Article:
Cattle futures turned lower on Tuesday, erasing an early-week rally as traders refocused on large supplies.
A U.S. Department of Agriculture report on Friday showed a slowdown in the rate of cattle placed in feedlots for fattening in July, suggesting that current large supplies of slaughter-ready cattle will ease later this year.
After starting the week higher, futures fell on Tuesday as traders bet that prices across the cattle-and-beef market would continue in a slump while the industry works through existing supplies.
Most-active October-dated live cattle futures fell 2.1% to $1.061 a pound at the Chicago Mercantile Exchange. The market has traded in an established price range for much of August, and fell back into it on Tuesday.
Traders are looking to Wednesday morning's online Fed Cattle Exchange auction, at which around 1,800 head are listed, for cash-market direction. The auction often kicks off cash trade for the week, though no cattle traded at the previous two sessions as meatpackers and feedyards faced off over prices. Cash prices have fallen in recent weeks, and analysts say any sign of a bottom could help lift the futures market.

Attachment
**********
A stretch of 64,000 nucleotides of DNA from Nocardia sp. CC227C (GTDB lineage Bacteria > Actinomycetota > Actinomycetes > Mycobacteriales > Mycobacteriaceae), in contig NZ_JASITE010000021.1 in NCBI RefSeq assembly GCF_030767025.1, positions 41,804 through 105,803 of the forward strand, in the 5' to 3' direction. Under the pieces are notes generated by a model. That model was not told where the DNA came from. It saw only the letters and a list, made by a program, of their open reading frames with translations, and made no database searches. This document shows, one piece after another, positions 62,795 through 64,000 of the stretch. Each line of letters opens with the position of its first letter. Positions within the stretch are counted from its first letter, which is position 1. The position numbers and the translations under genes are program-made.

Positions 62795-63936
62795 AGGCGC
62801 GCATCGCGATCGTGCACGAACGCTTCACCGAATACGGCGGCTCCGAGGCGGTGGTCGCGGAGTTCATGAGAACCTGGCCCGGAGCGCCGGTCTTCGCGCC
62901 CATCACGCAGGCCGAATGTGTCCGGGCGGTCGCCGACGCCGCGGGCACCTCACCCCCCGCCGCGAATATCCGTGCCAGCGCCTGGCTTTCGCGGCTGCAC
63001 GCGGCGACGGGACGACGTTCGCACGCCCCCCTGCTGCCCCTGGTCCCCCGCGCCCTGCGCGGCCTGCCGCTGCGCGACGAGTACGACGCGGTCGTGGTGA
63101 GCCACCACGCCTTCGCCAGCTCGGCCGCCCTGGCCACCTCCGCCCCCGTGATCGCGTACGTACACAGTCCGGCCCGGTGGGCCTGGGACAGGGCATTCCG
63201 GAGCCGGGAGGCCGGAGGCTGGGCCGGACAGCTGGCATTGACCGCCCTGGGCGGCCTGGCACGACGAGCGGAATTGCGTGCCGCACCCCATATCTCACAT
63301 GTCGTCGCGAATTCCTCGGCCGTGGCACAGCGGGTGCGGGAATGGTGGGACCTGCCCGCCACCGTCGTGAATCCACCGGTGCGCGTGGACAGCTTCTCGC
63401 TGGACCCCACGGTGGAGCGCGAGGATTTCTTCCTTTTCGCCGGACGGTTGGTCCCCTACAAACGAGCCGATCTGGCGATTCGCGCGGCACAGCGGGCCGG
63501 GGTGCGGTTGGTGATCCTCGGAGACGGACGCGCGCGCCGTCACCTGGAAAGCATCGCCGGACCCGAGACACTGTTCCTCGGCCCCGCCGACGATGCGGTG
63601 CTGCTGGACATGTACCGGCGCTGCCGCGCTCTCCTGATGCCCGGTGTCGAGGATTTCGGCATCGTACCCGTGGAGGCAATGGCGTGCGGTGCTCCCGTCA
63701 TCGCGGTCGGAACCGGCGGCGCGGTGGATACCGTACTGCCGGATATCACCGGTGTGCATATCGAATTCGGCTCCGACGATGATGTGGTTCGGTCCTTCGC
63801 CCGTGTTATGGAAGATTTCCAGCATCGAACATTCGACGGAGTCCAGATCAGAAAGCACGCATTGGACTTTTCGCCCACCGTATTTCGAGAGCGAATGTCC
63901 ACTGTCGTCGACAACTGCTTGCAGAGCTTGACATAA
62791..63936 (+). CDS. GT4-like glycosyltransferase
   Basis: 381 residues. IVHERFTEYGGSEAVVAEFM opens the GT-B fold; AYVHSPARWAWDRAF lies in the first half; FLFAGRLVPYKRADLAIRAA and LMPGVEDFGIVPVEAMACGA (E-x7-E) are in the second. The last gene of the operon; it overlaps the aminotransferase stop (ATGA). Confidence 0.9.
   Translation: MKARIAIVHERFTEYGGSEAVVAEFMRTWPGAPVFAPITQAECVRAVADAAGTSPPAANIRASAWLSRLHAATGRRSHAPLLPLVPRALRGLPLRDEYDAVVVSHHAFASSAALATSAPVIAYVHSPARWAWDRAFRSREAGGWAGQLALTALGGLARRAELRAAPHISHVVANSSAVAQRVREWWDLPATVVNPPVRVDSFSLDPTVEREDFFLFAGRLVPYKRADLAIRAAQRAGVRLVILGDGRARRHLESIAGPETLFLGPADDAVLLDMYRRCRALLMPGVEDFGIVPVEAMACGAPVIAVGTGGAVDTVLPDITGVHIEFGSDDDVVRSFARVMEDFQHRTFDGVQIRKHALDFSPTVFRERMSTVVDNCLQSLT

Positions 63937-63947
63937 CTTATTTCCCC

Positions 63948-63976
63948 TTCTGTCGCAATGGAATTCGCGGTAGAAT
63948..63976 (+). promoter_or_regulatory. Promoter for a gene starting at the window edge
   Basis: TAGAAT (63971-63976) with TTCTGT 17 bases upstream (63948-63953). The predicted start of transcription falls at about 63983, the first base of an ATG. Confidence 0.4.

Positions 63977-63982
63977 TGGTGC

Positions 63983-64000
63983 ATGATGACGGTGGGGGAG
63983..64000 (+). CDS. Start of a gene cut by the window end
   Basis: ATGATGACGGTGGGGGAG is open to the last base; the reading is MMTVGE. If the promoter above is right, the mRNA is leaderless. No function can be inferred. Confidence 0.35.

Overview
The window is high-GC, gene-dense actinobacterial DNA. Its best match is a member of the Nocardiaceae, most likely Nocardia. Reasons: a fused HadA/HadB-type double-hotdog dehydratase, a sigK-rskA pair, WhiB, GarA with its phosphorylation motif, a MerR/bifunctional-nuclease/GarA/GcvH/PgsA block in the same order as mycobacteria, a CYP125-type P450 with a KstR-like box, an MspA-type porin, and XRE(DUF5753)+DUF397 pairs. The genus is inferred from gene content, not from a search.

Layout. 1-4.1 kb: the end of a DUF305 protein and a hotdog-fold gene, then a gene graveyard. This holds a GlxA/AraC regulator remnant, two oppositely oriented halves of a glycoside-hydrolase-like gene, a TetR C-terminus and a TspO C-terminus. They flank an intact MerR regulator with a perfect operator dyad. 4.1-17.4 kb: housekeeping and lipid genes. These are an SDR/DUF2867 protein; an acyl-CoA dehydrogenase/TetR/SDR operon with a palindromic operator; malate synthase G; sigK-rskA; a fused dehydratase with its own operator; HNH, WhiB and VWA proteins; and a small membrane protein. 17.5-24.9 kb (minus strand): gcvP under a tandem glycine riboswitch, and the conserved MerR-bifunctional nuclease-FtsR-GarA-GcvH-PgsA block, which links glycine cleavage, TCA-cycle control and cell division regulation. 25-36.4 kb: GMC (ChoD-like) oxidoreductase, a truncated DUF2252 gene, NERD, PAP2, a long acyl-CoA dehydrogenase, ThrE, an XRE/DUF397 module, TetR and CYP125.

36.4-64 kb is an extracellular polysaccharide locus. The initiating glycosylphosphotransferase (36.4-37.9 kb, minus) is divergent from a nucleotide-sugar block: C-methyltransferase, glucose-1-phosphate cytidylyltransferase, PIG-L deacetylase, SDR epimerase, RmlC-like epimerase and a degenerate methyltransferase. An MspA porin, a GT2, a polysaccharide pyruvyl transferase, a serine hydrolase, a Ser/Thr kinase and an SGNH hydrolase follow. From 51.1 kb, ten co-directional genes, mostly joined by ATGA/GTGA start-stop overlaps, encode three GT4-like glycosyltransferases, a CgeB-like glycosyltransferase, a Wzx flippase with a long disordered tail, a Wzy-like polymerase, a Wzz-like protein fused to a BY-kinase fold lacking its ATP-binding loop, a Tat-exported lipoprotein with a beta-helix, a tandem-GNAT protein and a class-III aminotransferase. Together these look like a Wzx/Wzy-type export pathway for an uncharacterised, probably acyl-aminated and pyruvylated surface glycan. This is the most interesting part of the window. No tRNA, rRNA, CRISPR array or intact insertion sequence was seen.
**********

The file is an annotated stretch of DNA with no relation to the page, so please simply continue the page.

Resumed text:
Hog futures also fell sharply as pork belly prices tumbled. Bellies fell over 9 cents to $1.2812 a pound as of midday Tuesday, extending losses from Monday. Futures traders are concerned that falling bellies could spark a chain reaction through the hog market.
CME October lean hog futures slid 2.3% to 60.225 cents a pound.
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(END) Dow Jones Newswires
August 29, 2017 15:40 ET (19:40 GMT)